Namely, Maersk highlights that security for vessels and crews in the Gulf of Guinea is soo poor that it may be life-threatening to sail in these waters.

It is unacceptable in this day and age that seafarers cannot perform their jobs of ensuring a vital supply chain for this region without having to worry about the risk of piracy. The risk has reached a level where effective military capacity needs to be deployed

said Aslak Ross, head of marine standards at Copenhagen-based Maersk.

In fact, Maersk is suggesting a strategy in the Gulf of Guinea to address the increasing number of assaults, armed robberies and kidnappings. The strategy offers both a short-term solution and a long-term plan.

Two incidents made Maersk make this call:

  • Saturday 12th December, container vessel Maersk Cadiz also experienced an attempted pirate boarding which was also averted.
  • Wednesday 13th January pirates attempted to board container vessel Maersk Cardiff which was on route from Tema, Ghana to Cameroon. By the time a patrol vessel had reached the Maersk Cardiff, the pirates had aborted their hijack attempt.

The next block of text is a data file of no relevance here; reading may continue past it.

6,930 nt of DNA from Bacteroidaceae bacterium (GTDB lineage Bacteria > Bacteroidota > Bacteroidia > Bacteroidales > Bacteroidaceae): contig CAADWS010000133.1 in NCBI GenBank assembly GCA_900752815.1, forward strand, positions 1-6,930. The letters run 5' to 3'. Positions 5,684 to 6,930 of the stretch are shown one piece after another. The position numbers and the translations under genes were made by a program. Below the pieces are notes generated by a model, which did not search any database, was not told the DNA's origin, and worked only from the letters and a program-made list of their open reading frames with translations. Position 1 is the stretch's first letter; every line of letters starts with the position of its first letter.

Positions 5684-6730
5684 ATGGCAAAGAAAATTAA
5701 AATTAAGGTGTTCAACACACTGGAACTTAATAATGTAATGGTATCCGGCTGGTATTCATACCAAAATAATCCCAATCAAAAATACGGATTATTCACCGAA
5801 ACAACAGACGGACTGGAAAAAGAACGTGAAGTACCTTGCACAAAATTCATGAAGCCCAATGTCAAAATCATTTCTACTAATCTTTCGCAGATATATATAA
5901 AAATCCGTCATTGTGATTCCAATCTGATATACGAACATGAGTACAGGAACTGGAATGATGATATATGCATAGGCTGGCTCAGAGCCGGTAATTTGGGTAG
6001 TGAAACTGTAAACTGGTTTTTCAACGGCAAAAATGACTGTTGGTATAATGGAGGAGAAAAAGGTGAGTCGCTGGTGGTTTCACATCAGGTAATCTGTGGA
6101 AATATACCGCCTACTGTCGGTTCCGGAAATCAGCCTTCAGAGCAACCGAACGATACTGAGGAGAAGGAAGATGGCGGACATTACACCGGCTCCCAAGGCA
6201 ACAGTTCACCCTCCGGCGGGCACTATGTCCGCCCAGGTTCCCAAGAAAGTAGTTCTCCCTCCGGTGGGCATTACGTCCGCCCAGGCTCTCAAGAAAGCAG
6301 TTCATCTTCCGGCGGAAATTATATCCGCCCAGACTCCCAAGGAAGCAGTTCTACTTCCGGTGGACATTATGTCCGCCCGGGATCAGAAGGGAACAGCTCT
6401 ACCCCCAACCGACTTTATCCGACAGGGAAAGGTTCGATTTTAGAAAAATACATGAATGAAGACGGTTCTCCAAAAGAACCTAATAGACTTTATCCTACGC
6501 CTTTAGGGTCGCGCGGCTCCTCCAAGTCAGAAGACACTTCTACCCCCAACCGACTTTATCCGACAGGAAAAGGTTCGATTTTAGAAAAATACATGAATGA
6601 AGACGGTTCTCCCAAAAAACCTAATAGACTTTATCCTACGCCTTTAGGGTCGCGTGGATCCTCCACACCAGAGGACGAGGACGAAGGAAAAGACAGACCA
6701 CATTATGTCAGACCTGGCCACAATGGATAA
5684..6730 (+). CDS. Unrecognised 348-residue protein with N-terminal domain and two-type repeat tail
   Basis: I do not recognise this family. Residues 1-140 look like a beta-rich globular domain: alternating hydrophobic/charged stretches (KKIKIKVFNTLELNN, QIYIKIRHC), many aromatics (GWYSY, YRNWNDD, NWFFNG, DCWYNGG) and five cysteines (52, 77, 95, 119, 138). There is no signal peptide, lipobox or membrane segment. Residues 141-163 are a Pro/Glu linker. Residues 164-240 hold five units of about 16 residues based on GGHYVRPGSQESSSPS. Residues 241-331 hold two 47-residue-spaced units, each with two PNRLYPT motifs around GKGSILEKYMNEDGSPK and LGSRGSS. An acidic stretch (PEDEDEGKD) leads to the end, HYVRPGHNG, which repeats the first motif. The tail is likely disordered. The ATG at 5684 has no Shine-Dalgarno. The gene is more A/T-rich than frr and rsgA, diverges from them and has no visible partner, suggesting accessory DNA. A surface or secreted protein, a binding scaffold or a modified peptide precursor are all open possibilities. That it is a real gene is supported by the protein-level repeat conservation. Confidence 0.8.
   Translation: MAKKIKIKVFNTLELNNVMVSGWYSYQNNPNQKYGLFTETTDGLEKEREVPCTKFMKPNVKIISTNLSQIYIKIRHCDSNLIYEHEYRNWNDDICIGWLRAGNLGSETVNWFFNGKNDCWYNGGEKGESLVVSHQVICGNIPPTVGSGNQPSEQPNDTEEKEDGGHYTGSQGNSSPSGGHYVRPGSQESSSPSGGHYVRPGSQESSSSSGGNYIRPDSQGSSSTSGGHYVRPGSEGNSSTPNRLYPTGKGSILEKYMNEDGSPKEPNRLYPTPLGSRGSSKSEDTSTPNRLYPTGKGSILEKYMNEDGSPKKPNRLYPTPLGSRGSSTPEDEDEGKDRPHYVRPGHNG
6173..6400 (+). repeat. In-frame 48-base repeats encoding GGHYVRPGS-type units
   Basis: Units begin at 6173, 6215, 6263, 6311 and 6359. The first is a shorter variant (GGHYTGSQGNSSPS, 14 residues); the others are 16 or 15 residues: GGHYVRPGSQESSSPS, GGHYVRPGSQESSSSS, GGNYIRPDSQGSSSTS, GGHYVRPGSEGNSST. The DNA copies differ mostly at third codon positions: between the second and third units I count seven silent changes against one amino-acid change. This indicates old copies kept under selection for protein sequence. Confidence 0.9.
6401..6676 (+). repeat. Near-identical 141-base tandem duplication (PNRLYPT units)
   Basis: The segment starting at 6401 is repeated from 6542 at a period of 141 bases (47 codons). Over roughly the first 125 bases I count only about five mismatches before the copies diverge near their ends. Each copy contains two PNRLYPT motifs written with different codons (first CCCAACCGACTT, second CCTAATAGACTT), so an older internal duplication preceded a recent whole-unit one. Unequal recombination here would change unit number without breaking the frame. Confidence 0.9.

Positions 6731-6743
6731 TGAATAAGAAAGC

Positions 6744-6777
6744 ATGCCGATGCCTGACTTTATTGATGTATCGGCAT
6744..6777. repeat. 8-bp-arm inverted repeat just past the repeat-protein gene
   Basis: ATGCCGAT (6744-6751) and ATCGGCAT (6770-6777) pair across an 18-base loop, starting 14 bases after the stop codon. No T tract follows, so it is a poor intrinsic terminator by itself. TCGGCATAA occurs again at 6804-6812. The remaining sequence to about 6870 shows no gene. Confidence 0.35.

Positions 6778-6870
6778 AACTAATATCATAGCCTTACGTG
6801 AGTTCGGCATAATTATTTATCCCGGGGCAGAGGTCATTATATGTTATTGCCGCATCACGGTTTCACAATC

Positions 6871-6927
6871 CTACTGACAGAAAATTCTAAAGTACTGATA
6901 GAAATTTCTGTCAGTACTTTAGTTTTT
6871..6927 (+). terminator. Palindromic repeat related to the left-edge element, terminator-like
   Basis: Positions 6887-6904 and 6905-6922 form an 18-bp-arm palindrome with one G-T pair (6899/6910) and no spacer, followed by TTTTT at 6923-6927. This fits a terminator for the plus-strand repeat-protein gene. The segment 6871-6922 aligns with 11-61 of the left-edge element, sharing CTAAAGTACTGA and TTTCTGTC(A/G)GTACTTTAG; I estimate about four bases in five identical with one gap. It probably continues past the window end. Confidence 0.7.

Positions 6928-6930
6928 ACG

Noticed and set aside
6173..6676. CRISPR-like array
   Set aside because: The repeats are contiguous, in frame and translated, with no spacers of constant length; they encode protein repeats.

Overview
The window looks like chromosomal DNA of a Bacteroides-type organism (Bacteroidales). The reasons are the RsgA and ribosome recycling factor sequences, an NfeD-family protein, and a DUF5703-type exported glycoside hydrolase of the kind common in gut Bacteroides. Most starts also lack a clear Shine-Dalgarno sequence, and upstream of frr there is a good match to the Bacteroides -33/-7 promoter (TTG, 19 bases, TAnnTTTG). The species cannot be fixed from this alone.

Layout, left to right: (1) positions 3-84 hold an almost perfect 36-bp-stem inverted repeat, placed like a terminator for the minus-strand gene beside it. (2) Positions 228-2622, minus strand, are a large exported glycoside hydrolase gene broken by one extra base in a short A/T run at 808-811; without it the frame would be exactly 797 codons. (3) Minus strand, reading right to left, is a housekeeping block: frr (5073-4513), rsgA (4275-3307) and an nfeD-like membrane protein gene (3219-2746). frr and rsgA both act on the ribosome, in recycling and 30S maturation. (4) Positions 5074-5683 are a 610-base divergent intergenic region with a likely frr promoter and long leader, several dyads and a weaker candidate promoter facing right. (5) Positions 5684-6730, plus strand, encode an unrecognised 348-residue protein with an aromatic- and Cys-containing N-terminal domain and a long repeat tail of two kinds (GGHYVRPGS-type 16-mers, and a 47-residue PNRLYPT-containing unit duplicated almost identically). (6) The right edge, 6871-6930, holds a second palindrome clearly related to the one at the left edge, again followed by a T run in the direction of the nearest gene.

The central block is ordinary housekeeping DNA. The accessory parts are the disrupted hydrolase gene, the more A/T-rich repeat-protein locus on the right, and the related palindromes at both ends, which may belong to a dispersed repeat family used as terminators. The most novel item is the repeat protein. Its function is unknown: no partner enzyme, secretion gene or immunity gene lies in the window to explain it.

The number of attacks on vessels globally rose 20% in 2020 to 195, with 135 crew kidnapped, according to the International Maritime Bureau’s Piracy Reporting Centre’s latest stats. The Gulf of Guinea accounted for 95% of hostages taken in 22 separate instances, and 100% of the hijackings that occurred.

The seas in this region are vast and poorly well guarded, a combination that creates ideal conditions for piracy. Nigeria's navy is the most powerful in the Gulf of Guinea, but it remains underfunded and neglected

adds Munro Anderson, a partner at Dryad Global.

Except from Maersk, there are also other shipowners that want a solution from international agencies similar to the response levied following the prolific hijackings offshore Somalia.